Fashion for a bargain!

Recently there has been a huge investment by H & M (Hennes & Mauritz AB) the Swedish multinational retail-clothing company in Scotland and in particular, Edinburgh. You know it for its fast-fashion clothing for men, women, teenagers and children. H&M exists in 57 countries with over 3,500 stores and as of 2015 employs around 132,000 people. It is ranked the second largest global clothing retailer, just behind Spain-based Inditex (parent company of Zara).

The design team in the company’s Sweden office controls the steps of production, from merchandise planning to establishing specifications; production is outsourced to approximately 800 factories in Europe and Asia.

In Edinburgh the stores on Princes Street have had major over-hauls, replacing stairs, elevators and shop fronts. The H&M “Online Customer Service Agent” base is at Waverley Gate with a hundred employees answering phones and solving queries for people all over the world. At Ocean Terminal in Leith they are extending the shopping Centre to accommodate the biggest presence of H&M in Scotland.

Recently we saw the launch of the Fashion Revolution (#whomademyclothes) raising awareness on our High Streets, promoting the idea that we need to be more sustainable, resourceful; challenging our appreciation of fashion by knowing where it comes from and who made it.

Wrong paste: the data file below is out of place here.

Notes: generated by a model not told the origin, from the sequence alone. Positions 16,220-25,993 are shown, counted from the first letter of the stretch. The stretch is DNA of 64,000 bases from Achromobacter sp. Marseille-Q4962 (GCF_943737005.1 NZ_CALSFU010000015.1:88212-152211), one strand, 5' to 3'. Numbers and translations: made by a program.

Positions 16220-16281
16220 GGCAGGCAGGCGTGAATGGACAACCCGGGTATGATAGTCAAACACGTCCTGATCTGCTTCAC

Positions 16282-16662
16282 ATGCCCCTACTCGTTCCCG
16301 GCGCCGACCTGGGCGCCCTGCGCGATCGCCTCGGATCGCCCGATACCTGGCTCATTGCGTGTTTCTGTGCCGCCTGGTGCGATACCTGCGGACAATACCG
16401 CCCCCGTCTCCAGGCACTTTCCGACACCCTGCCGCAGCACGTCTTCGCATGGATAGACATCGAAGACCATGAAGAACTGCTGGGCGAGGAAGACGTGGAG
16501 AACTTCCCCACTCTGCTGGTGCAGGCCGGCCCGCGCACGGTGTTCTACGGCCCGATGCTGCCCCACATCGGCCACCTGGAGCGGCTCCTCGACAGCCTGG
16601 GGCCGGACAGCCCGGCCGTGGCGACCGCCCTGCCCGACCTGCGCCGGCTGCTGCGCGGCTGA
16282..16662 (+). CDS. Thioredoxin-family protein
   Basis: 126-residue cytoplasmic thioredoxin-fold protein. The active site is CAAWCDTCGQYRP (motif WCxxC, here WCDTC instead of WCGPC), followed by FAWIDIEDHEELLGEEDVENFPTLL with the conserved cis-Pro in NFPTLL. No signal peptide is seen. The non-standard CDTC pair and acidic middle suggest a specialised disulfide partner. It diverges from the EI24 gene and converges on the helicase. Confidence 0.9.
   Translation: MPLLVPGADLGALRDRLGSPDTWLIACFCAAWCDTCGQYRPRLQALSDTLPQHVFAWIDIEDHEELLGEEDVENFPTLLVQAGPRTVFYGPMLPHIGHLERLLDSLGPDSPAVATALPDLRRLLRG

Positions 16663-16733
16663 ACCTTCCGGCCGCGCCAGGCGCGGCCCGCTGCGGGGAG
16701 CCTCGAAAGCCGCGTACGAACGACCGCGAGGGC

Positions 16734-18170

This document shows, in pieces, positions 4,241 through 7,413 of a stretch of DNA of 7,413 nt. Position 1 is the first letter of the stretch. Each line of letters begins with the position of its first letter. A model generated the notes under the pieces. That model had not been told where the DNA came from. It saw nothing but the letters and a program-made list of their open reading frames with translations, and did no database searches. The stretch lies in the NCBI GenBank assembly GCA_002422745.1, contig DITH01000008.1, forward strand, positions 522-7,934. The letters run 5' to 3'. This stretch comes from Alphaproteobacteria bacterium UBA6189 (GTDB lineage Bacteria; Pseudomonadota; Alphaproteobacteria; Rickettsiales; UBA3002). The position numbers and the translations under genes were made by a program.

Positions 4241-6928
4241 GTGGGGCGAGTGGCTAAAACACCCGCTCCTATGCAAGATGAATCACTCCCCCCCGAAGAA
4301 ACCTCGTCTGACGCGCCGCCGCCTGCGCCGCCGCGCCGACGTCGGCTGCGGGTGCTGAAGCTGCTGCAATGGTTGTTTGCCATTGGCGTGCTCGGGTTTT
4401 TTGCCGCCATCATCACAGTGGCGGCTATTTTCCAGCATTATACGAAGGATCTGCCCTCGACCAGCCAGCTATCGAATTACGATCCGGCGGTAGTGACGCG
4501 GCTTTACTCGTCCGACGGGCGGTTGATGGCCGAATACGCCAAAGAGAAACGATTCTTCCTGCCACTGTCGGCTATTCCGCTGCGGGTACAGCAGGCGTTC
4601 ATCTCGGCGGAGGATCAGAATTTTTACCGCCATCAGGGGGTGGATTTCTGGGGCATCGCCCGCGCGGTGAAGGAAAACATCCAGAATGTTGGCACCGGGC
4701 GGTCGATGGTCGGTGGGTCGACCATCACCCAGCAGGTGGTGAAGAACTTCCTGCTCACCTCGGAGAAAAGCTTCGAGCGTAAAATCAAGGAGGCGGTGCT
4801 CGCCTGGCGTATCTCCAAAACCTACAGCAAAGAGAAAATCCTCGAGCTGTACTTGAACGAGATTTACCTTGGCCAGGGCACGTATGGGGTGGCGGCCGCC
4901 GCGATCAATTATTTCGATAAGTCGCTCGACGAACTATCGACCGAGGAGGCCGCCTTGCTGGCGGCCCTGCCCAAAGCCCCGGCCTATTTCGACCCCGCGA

Scotland’s (apparel) fashion industry is dominated by wool and cashmere, small, exclusive, beautifully designed and made to last — although our High Streets are dominated by “fast fashion” Scotland does design some but doesn’t produce any.

The online magazine Quartz (sponsored by GE) recently published (4th April 2015) an article about H&M and it’s sustainability report — they go to great lengths to describe how they are turning the tide and reducing emissions, improve working conditions…; it is quite clear from their growth and output for “fast fashion” that it is not sustainable.

What can we do as a nation and an industry to continue to benefit from the investment of companies like H&M whilst ensuring our planet and people do not suffer as a consequence? Would you like to join us in a discussion?

We (Social Tailor) will be screening the documentary “The True Cost” a film due for release 29th May 2015. Would you like to join us? Get in touch to find out more details as they are released: cg@